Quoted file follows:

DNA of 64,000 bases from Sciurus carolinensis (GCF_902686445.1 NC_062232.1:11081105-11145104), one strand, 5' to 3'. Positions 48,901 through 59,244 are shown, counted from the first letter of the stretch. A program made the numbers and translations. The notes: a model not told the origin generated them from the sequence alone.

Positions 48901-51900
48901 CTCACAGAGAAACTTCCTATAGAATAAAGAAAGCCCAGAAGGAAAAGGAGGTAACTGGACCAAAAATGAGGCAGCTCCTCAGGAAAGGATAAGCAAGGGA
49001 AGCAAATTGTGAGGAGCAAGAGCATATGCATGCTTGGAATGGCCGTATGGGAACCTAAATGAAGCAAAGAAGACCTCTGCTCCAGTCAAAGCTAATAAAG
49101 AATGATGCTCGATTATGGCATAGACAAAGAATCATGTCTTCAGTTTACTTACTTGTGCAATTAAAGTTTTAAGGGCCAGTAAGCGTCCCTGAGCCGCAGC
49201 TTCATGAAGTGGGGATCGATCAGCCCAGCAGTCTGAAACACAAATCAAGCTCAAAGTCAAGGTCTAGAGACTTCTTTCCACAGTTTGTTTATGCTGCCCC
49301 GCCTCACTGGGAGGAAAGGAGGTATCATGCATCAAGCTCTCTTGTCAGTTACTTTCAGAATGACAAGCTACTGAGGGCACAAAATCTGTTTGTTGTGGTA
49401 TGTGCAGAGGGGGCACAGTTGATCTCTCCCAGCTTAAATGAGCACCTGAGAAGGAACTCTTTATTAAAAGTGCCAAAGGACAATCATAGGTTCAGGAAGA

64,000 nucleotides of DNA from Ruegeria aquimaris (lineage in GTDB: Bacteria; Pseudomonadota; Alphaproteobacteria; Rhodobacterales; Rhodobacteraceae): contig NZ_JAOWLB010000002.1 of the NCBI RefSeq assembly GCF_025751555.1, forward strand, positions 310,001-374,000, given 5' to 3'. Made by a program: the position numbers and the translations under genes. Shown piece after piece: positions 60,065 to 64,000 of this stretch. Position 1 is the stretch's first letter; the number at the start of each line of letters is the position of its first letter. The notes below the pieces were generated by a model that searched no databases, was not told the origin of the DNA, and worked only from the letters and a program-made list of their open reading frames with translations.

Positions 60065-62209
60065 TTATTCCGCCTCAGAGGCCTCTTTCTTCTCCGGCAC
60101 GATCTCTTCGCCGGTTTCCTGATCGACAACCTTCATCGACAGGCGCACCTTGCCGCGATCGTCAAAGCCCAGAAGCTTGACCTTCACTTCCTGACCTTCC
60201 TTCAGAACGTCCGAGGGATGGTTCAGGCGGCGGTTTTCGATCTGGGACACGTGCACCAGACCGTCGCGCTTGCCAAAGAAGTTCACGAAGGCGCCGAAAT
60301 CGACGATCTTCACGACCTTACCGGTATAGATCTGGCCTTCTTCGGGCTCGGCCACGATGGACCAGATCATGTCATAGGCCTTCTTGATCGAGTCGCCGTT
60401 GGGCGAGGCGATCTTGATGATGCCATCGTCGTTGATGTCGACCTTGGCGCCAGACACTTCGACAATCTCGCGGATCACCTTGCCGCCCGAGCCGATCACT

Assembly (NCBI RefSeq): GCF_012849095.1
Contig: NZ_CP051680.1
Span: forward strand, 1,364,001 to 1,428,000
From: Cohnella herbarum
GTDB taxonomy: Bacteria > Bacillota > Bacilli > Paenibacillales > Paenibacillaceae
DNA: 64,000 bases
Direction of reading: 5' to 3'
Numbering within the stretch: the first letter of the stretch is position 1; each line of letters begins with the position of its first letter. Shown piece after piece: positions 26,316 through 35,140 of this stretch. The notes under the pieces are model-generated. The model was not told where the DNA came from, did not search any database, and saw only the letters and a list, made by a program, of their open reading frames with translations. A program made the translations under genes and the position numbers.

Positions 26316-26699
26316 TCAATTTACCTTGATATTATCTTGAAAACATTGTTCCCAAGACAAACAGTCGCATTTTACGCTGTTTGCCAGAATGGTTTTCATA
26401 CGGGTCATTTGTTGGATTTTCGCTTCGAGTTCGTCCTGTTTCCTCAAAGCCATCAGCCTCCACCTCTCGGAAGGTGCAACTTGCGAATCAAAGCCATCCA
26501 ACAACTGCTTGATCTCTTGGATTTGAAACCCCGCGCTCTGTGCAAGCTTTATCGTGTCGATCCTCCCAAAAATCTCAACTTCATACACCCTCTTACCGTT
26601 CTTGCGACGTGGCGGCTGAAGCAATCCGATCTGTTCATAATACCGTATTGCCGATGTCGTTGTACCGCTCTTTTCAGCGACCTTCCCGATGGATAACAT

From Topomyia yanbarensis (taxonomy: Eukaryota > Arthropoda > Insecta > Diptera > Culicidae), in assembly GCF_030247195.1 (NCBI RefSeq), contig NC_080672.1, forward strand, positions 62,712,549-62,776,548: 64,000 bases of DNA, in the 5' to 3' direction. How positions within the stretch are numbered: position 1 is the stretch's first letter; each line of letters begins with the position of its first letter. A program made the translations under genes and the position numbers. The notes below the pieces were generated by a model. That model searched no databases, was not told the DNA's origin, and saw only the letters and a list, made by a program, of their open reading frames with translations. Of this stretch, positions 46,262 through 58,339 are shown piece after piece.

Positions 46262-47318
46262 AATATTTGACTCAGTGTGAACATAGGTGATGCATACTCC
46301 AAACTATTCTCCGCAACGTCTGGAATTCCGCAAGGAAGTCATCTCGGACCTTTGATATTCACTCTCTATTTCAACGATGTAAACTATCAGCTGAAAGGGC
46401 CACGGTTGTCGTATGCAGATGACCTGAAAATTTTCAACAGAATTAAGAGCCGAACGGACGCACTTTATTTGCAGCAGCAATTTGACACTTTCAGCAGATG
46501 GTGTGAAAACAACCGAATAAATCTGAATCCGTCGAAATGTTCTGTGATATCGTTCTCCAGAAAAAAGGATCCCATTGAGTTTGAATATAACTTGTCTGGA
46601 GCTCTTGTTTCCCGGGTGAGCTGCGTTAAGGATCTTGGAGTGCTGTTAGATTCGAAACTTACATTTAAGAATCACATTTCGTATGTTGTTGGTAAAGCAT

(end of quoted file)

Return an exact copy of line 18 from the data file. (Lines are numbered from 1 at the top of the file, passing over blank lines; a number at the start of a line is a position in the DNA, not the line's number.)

Span: forward strand, 1,364,001 to 1,428,000